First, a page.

Ms. Green didn't need you or anybody else protecting her investments or dictating to her what might or might not have been fair. She obviously made that decision for herself. And you certainly are not in a position to comment on whether or not the purchase lacked integrity. So, please, save your sanctimonious editorializing for another time and let us enjoy this interesting story for the characters contained therein.  

17 Mar 2013 1:20 AM
Fortune Pending

Whomever named the horse Yukon (You-Con), how appropriate!

17 Mar 2013 1:56 PM
Dan McGough

Bad Agent you are correct and I stand corrected.

17 Mar 2013 7:40 PM
Mary Zinke

My goodness if that scolding didn't sound like it came from that cutie Tom.

17 Mar 2013 11:08 PM
sceptre

Dan McGough:

Why are you apologizing (to Bad Agent)? It is Bad Agent,rather than you, that is sactimoniously editorializing. It's obvious that D.G. was a relative neophyte and trusted L.C. L.C. was aware of this, and took unfair advantage of that trust. What does that say about his integrity? And, Keeneland had less than clean hands. No question that their behaviors were less than "ethical", and very likely illegal as well.    

18 Mar 2013 12:35 PM
Bad Agent

Sceptre: I'd be interested in hearing how exactly you feel LC took advantage of Ms. Green's trust. The subject horse was no doubt one of the best-bred colts in the sale, and she made exactly one more bid than the next highest bidder. Therefore, the market dictated the price, not LC.

It's easy to say in hindsight the sale was a bust, given the colt never ran up to his breeding, but that happens all the time. You can't hold that against LC because he couldn't know one way or another if the horse could run.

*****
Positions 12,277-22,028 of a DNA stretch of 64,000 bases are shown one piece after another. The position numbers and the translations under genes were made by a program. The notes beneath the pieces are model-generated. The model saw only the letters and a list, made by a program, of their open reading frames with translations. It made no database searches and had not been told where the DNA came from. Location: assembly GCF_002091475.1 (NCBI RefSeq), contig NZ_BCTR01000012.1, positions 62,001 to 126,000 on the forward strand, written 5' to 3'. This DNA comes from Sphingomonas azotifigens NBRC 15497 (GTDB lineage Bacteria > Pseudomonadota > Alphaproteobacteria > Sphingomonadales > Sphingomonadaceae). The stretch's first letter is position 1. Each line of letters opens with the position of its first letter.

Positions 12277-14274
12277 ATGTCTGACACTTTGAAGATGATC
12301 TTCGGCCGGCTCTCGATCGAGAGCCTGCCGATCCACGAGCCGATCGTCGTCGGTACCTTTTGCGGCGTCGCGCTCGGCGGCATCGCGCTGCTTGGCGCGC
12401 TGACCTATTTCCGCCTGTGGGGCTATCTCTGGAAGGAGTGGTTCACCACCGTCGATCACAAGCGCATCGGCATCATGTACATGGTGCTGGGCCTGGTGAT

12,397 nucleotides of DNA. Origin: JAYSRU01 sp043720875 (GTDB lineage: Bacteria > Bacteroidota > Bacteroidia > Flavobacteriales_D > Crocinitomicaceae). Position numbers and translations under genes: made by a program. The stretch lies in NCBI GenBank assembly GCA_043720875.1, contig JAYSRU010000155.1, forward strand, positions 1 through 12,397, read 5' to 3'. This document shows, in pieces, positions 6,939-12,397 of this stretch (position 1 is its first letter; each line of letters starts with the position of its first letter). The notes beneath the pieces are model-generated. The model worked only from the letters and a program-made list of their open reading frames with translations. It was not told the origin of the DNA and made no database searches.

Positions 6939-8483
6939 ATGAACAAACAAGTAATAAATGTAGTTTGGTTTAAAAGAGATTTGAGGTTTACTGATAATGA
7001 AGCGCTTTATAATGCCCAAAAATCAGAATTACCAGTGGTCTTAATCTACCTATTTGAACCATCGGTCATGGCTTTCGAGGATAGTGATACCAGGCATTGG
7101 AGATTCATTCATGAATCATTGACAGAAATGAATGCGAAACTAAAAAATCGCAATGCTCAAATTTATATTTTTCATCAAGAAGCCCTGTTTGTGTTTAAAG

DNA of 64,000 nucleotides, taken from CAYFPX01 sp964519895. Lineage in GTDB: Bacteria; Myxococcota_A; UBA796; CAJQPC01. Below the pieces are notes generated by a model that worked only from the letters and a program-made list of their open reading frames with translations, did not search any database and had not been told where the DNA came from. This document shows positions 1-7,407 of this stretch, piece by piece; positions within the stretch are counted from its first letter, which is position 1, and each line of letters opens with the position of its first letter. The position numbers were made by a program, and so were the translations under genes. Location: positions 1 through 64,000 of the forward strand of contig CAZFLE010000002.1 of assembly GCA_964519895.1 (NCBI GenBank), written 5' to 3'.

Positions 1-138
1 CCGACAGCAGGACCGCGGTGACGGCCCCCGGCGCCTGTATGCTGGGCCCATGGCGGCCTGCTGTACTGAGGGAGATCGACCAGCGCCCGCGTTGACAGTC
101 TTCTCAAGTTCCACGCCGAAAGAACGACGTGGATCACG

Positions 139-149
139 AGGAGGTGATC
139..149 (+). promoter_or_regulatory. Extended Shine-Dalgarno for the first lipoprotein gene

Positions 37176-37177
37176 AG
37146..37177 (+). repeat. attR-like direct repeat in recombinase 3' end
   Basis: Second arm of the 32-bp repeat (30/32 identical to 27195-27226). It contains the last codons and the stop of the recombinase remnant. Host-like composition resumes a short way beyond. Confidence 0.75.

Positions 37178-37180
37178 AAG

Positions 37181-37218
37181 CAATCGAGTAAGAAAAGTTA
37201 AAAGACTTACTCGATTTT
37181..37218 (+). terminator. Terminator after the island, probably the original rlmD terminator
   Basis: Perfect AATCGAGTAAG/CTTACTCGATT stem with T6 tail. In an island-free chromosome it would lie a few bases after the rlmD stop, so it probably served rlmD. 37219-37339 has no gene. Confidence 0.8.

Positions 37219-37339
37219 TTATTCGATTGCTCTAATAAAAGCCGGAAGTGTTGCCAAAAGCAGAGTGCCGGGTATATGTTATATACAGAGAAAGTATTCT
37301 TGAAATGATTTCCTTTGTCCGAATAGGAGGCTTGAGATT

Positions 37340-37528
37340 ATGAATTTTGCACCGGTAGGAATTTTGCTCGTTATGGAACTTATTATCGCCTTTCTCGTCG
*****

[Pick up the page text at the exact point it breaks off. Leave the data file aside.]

Bottom line: his client paid a fair price for a regally-bred individual. In this business that's as good as it gets.

19 Mar 2013 12:27 PM
sceptre

Bad Agent:

You scold Dan McGough for being naive/unsophisticated re- the game, that he should remain silent, yet your last comments reveal that your scoldings should rather apply to you. For openers, even back then there were countless highly bred colts who failed to sell well, or were rna'd. Without a DG, Combs was obviously astute enough to realize that (the future) Yukon could well be another poor seller. Perhaps you should re-read the details in Mr. Campbell's post. Also, to allude that Yukon and Mr. P. were similar physically is ludicrous. Had you ever seen them? I had, and aside from Mr. P's fore toe-out, I found him to be a rather splendid and extremely athletic specimen. I realize that "folklore" on him now may be otherwise, but it is spoken and penned by know nothings like yourself. Lastly, while we can't know for sure, it could well be that DG was the only "live" bidder on Yukon. You don't know if that one other "phantom" bid was indeed live, or just another of Combs'. And if it was indeed live, so what? Not every bidder is a genius, but consignor's tend not to count on fools (recall that Keeneland had to be persuaded to accept him-his pedigree notwithstanding). As to you; you know what's said about people who live in glass houses...  

19 Mar 2013 1:23 PM
deb

This story reminds me so much of how horse people were when I was young. I loved going to horse shows and watching the action on the sidelines along with the horses in the ring.

The old stories are great. It was a different time and I miss it.

I do not know what it is like now since I have grown but the horse shows are not the same anymore....

20 Mar 2013 12:48 PM
Bad Agent

sceptre: I'm not interested in getting into a pissing match with you about this, but you are way off base here.

First and foremost, we bred to Mr. P three of his last four seasons at stud. (His conformation is generally regarded as the primary reason he began his stud career in Florida.) He didn't just toe out: he had very rough, offset knees that he often passed on to his babies. Additionally, I worked for a long time with one farm that stood Yukon for many years, and I'm quite familiar with his physique and conformation. So, please, don't make assumptions about things you don't know anything about. That is what I was taking Dan to task for. Nothing more.